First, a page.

These include:


Your investment property’s location is crucial to whether you can quickly sell or rent it out. Properties in areas with high demand and low supply will likely yield higher returns than those with low demand.

Tax Considerations

You should also consider any taxes that may be due on the investments, such as capital gains tax (CGT). This can significantly impact a property’s overall return on investment, so you must ensure you understand your tax obligations before dabbling into property investment.

Holding Costs

The property holding costs, such as repairs and maintenance, must be factored in when working out ROI. These can vary depending on the type of property purchased and its age. It’s essential to account for these holding costs when calculating ROI to have a realistic idea of the total return you will receive from the investment.

3 Key Property Investment Calculation Metrics

When considering investing in property, there are several calculations you can use to determine if it’s a wise investment. These calculations include the gross rental yield, net rental yield and capital growth.

Gross Rental Yield (GRY)

This metric divides the property’s annual return on rental income by the purchase price.

Gross Rental Yield = [Annual Rental Income / Cost of Investment] x 100%

A desirable return for a real estate investor in the UK should be 8-10%.

Net Rental Yield (NRY)

This metric divides the property’s annual rent income less any fees associated with renting out the property from the annual rental income (such as maintenance costs, mortgage payments, and agent fees) by the purchase price.

Net Rental Yield = [(Annual Rental Income – Annual Property Expenses) / Cost of Investment] x 100%

This provides a more realistic assessment of your ROI on that specific financial commitment.

Capital Growth (CG)

The capital growth metric evaluates how much your invested capital has increased over time. This is determined by looking at how much a property has increased in value since you bought it initially and subtracting inflation from that number to get an accurate figure of how much financial benefit you’d be getting out of that specific asset over time.

How to Calculate If a Property Is a Good Investment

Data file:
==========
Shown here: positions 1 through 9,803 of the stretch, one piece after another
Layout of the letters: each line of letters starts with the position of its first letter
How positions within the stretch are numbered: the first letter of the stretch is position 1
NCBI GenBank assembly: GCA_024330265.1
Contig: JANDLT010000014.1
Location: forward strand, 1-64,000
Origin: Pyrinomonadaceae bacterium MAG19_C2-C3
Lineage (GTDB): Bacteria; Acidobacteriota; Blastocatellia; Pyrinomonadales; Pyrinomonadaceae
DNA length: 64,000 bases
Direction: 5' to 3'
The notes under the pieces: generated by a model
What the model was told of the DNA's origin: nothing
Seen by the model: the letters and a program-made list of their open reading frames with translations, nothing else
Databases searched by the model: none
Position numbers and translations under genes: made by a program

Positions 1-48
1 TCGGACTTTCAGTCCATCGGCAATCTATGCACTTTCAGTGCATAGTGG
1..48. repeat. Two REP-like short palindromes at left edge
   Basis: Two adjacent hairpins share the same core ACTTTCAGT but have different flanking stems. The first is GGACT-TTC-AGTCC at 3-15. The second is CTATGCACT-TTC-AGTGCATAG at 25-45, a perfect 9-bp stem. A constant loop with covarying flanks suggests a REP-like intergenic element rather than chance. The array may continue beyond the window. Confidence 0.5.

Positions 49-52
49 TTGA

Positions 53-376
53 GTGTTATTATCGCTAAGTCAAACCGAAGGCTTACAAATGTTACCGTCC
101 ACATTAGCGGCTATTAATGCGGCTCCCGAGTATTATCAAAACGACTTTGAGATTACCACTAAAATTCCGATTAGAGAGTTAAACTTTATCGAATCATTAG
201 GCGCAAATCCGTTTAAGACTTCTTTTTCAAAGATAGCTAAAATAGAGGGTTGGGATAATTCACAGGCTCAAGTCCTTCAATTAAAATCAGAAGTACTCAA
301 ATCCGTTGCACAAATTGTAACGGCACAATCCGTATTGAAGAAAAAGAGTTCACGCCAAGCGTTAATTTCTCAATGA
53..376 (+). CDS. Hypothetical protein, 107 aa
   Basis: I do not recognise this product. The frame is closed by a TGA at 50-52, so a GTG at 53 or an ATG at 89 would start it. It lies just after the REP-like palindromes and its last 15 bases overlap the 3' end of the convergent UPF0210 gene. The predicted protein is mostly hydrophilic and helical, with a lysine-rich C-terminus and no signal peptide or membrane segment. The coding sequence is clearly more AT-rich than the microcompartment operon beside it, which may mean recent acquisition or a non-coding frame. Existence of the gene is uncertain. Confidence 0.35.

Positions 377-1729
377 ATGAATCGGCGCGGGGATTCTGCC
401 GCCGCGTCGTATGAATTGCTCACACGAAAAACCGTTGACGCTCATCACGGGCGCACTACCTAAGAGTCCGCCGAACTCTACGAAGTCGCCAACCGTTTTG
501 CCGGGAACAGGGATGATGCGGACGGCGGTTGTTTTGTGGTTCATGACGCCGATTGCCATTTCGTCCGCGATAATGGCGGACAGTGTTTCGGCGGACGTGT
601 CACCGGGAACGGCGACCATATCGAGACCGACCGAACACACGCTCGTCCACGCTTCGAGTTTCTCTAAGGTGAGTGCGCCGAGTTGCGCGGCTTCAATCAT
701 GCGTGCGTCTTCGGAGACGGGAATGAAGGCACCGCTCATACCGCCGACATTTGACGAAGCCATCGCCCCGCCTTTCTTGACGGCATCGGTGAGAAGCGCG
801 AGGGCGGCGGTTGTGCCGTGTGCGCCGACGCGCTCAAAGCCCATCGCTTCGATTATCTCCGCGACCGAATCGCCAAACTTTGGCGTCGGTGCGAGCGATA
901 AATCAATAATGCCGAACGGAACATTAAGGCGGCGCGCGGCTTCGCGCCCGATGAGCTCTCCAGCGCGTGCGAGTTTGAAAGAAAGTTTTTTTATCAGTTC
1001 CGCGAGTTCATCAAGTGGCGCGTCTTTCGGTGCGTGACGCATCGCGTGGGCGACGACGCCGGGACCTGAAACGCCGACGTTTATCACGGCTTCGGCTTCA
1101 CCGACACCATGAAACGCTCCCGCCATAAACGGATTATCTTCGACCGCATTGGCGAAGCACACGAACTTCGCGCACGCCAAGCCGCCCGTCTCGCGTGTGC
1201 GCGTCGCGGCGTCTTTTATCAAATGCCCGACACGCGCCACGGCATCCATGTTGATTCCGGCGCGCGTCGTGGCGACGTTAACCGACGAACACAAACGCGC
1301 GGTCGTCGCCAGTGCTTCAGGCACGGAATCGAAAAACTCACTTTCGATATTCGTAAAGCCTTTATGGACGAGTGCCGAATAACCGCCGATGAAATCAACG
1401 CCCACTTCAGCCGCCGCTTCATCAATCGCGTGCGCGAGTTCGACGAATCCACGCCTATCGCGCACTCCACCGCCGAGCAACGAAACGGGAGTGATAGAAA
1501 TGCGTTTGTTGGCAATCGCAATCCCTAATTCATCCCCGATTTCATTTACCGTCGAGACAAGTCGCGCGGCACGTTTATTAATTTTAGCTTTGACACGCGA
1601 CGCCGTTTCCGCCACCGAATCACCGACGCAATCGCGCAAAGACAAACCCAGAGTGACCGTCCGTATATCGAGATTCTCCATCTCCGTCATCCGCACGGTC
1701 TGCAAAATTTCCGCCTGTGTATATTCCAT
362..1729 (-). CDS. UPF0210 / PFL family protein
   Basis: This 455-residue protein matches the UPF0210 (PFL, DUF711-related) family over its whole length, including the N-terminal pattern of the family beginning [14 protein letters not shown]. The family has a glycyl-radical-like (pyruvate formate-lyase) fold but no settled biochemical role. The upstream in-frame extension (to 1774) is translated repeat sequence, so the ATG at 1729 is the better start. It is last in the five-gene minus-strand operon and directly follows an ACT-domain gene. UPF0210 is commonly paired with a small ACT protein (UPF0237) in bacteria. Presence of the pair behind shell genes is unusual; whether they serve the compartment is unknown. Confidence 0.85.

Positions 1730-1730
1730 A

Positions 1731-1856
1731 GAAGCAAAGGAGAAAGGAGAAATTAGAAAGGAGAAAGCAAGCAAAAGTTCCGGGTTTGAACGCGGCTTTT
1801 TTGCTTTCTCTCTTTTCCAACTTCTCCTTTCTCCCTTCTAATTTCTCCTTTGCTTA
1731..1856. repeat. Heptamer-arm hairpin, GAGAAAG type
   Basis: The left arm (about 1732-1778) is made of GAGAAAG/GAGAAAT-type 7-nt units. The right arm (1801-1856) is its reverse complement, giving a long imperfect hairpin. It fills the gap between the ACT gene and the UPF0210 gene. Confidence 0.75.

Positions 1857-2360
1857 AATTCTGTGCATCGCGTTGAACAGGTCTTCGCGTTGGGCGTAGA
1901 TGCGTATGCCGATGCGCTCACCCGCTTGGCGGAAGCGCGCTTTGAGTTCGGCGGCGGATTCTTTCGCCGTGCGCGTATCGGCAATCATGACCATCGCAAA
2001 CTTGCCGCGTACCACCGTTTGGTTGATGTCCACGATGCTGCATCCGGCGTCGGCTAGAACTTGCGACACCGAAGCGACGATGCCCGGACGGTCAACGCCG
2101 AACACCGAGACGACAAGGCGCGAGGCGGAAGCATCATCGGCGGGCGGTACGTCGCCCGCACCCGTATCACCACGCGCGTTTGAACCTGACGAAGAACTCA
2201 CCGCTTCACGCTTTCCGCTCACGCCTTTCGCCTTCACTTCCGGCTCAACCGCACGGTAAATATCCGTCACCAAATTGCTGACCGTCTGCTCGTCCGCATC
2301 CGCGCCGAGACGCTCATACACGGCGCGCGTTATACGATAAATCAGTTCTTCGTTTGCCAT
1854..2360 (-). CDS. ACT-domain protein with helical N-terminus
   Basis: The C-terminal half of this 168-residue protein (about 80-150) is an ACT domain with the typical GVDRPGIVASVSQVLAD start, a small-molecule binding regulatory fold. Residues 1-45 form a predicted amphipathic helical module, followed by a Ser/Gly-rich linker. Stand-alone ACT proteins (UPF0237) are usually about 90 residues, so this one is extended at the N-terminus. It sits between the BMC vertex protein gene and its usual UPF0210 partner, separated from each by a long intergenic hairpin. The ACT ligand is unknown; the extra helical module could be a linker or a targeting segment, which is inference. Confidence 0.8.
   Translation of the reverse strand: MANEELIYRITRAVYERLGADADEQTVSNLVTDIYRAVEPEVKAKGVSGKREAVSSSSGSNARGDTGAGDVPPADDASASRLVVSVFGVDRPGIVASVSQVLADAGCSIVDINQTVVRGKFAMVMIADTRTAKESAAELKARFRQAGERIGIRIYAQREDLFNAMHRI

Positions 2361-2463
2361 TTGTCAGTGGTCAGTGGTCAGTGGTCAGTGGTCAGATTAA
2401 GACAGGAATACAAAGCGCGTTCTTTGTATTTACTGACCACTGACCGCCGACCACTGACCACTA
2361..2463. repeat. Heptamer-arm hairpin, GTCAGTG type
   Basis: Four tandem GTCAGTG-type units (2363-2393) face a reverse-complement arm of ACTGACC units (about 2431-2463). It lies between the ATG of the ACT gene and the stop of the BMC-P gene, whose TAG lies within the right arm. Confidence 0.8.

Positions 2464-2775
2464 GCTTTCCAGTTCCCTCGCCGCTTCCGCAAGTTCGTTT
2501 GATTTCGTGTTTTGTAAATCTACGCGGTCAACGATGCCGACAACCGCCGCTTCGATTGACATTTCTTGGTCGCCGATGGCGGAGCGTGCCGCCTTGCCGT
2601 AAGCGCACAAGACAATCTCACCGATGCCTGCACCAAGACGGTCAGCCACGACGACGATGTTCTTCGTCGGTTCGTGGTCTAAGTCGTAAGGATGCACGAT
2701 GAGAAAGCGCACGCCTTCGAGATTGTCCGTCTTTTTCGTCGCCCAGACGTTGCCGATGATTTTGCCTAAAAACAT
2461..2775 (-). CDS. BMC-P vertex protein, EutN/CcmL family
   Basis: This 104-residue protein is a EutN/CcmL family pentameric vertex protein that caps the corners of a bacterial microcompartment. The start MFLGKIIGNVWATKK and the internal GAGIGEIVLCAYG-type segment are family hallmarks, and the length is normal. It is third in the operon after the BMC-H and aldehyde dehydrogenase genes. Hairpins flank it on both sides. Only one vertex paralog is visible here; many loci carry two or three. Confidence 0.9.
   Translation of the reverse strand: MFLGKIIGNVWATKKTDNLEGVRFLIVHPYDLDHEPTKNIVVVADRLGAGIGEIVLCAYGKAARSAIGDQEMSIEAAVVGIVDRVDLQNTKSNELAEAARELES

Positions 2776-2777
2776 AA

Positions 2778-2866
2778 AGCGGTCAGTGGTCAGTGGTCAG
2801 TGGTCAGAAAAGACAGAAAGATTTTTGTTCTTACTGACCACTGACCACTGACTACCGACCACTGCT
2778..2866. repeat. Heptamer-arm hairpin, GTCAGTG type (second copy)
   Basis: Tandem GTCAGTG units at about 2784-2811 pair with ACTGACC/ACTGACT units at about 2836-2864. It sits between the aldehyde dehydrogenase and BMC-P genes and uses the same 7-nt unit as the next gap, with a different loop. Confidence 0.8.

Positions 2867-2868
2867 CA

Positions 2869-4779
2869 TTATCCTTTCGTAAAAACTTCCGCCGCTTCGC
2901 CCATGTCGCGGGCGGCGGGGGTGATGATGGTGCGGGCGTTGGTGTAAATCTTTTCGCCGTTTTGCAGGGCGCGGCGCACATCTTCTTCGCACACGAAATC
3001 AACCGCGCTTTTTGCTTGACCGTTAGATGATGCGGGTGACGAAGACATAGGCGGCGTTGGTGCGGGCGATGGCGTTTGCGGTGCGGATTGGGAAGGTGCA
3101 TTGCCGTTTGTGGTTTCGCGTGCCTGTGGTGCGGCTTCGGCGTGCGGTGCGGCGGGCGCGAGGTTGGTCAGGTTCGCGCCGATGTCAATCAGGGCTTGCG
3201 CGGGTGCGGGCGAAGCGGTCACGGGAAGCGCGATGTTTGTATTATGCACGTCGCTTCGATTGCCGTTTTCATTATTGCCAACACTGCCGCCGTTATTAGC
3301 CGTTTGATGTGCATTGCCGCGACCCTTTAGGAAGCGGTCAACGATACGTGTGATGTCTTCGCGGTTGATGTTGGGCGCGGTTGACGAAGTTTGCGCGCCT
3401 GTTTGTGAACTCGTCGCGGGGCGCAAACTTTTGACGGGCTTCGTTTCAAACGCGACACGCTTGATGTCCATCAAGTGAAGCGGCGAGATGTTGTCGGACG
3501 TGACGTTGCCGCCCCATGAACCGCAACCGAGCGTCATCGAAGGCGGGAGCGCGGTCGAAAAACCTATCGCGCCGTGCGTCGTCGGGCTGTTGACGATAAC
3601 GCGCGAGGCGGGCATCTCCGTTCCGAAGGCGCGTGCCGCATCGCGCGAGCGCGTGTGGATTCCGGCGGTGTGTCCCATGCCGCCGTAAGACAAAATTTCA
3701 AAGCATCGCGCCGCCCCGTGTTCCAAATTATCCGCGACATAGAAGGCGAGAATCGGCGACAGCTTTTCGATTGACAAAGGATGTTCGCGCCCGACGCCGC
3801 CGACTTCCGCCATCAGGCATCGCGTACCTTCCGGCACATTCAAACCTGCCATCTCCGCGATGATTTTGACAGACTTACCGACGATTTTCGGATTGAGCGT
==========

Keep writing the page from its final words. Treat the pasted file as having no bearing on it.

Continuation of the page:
Let’s use an example to explain the above three metrics:

If you purchase a property for £250,000 and earn £25,000 annually in rental income, your Gross Rental Yield is 10%.

GRY = [£25,000 / £250,000] x 100% = 10%

However, if you deduct £5,000 in fees from the income, your Net Rental Yield becomes 8%.

NRY = [(£25,000 – £5,000) / £250,000] x 100% = [£20,000 / £250,000] = 8%

If the property appreciates by 2% over time and inflation is 1%, your Capital Growth will be 1%.

CG = 2% – 1% = 1%

These calculations can help you make informed decisions and determine whether a property investment is worthwhile.

How Rental Properties Differ From Other Real Estate Investments

Before investing in real estate, it’s essential to understand that rental properties differ from other investments. In most cases, rental properties are best suited for long-term growth and more advantageous than short-term investments.

This is because rental properties typically produce a steady income that can be used to pay down the mortgage, offset other costs associated with maintaining the property, and even allow for some additional profits.

There are a few key factors to look into when considering rental properties as an investment, including the following:

  • The property’s condition and any upgrades you may need to make before it’s ready for tenants.
  • Any additional costs, such as taxes and insurance, due on the property.
  • Potential tenant pool: will it be easy to attract suitable tenants?

For example, a property close to public transport links or amenities will likely have more appeal than one in a remote area.

  • The local market and factors such as:
  • Housing market volatility
  • Population growth or decline
  • Job market trends
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These can affect a property’s potential to accrue an attractive return on the initial investment.

By understanding the local markets and considering all costs when purchasing a rental property, investors can benefit from long-term returns that outpace those seen with stocks or bonds over time.